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ABLE’s Top Five Favorite TED Talks

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Next time you need to take a break from typing e-mails or are just ready to kick back while getting a pedicure, check out our favorite TED Talks for some real #inspo. 



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Inspired by a personal story to create a global catalog of “every conceivable human skin tone,” Angélica Dass’s portrait project, Humanæ, strips away the untrue colors and labels society associates with race to create a new way of thinking about identity and culture. Humanæ made a splash around the world, making its way into anthropological and scientific research, politics, and education. What we love so much about Angélica’s story is the way that she highlights the array, complexity, and nuances of our skin, illuminating “cinnamon, strawberry, yogurt, honey, chocolate, peanut” tones, holding a mirror up so that we can each discover our own unique color and freeing us from the false labels of “white, red, black, and yellow.”



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Reshma Saujani, founder of Girls Who Code, seeks to disrupt the status quo – and initiate one million women in computer science by 2020. Reshma emphasizes what she calls the bravery deficit – from a young age, girls and boys are conditioned differently: girls are taught to smile and play it safe and boys are taught to play rough and race to the top. Her nonprofit does not just teach girls to code – a skill that is an endless process of trial and error – but perseverance and courage with the aim of reversing the “perfection or bust” loop track that too many girls have playing in their brains. To truly innovate, we cannot leave behind half of our population, she says, so we cannot wait any longer to teach girls that bravery is more important than perfection. We couldn’t agree more.



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“You don’t know it yet, but you have the ability to reinvent yourself endlessly. That’s your beauty.” Talk about a sentence that makes us THINK. Author Lidia Yuknavitch’s powerful story explores self-acceptance without shying away from some gritty truths like growing up in an abusive household, failing out of college, divorce, rehab, jail, and homelessness. In the face of what can feel like a deck stacked against us, seizing hope and opportunity – even when it doesn’t feel natural to say yes or when we feel like we aren’t deserving – is the road to self-discovery.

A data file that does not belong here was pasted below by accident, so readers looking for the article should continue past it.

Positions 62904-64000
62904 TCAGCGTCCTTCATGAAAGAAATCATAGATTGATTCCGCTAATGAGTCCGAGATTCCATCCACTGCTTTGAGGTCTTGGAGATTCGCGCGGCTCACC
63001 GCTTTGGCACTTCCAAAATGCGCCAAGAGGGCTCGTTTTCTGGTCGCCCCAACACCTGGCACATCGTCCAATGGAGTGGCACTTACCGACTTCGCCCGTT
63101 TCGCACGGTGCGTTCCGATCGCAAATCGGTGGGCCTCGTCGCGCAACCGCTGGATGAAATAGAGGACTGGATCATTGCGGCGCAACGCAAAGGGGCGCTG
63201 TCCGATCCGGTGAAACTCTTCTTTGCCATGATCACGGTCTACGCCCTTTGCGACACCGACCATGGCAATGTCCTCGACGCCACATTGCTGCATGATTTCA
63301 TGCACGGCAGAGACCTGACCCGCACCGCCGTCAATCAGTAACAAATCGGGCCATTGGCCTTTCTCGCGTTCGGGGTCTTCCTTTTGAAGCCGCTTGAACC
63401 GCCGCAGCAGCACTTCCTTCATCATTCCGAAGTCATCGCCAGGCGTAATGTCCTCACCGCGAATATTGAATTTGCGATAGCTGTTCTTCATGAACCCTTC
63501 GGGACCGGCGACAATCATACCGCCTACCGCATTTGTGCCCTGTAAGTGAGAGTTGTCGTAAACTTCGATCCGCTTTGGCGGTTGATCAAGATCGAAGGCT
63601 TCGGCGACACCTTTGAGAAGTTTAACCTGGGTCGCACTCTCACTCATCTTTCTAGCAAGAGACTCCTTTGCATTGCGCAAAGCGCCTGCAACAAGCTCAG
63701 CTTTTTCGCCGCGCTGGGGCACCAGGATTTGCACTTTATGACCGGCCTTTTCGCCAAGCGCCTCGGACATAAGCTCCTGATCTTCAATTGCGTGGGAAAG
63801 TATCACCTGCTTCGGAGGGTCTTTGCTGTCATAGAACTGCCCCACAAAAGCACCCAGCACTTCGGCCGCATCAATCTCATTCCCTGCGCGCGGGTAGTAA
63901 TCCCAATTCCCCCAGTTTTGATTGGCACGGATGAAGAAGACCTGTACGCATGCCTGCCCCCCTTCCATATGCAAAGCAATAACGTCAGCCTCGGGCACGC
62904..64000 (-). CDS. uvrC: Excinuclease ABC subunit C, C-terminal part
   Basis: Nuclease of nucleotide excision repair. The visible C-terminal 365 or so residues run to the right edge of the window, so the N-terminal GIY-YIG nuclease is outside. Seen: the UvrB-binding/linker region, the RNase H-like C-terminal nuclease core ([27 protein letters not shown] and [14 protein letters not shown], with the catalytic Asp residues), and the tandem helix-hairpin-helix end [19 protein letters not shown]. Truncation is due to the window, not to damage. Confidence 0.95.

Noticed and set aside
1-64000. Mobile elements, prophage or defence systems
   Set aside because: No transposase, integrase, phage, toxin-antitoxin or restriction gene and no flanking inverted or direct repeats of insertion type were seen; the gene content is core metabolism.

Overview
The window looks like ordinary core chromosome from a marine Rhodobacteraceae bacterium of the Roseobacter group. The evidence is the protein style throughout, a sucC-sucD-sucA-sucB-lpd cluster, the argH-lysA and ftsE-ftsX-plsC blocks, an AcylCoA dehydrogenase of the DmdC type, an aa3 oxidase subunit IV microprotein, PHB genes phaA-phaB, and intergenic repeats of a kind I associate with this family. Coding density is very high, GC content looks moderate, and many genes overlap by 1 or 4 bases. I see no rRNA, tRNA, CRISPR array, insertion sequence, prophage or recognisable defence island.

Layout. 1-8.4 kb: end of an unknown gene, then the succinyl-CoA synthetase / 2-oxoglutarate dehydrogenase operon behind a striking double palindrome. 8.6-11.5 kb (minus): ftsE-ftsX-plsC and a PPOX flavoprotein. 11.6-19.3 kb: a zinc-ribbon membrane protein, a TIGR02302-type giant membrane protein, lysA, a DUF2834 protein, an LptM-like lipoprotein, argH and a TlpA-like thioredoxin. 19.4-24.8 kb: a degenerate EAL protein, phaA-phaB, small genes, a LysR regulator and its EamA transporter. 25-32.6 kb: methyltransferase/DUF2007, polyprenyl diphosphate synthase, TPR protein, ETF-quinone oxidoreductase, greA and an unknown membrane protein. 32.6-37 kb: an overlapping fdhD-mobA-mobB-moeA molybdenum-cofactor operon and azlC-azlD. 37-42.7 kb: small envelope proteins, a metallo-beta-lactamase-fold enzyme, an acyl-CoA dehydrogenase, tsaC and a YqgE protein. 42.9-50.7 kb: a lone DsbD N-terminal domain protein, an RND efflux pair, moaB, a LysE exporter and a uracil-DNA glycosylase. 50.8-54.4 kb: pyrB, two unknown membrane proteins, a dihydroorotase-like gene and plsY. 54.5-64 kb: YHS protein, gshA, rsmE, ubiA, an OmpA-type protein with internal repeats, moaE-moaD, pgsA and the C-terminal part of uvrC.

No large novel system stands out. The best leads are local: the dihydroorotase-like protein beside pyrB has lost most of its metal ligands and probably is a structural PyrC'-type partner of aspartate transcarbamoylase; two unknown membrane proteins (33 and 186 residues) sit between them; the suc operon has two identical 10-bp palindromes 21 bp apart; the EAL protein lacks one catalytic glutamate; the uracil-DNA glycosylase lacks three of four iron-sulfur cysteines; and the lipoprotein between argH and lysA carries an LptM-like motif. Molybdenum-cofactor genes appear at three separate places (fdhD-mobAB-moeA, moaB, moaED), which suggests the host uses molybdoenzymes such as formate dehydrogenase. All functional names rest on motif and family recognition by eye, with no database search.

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Self-proclaimed winner of “a genetic lottery,” Cameron Russell is a model. She lends an insider perspective to the fashion industry and what it’s like to be transformed from her everyday self into a seductive construct assembled by a group of professionals for editorial use. But what’s really amazing is how she finds a way to discuss the power of image and how it plays into perceived successes and failures. Addressing a hot-button issue, Cameron points to a legacy of gender and racial oppression, hitting the point home that we only see half of the story when we just use our eyes to judge. Personally, we recommend using eyes to wear the perfect cat eye, and ears to really get to know people.



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What happens when even an expert pricing consultant is underpricing her own value relative to the value she is delivering? Casey Brown uses her own story of growth and observations to help you shape the thinking of the people paying you so you can earn what you are worth. In her work and personal experience, she has seen that women underprice more so than men. This doesn’t just apply to women employees, but women business owners are also earning less to the dollar than their male counterparts. Wherever you fall on your career journey, Casey discusses the importance of finding your own voice to communicate what you bring to the table. We know that you are ABLE to get paid what you’re worth; you might just need to speak up and ask for it.

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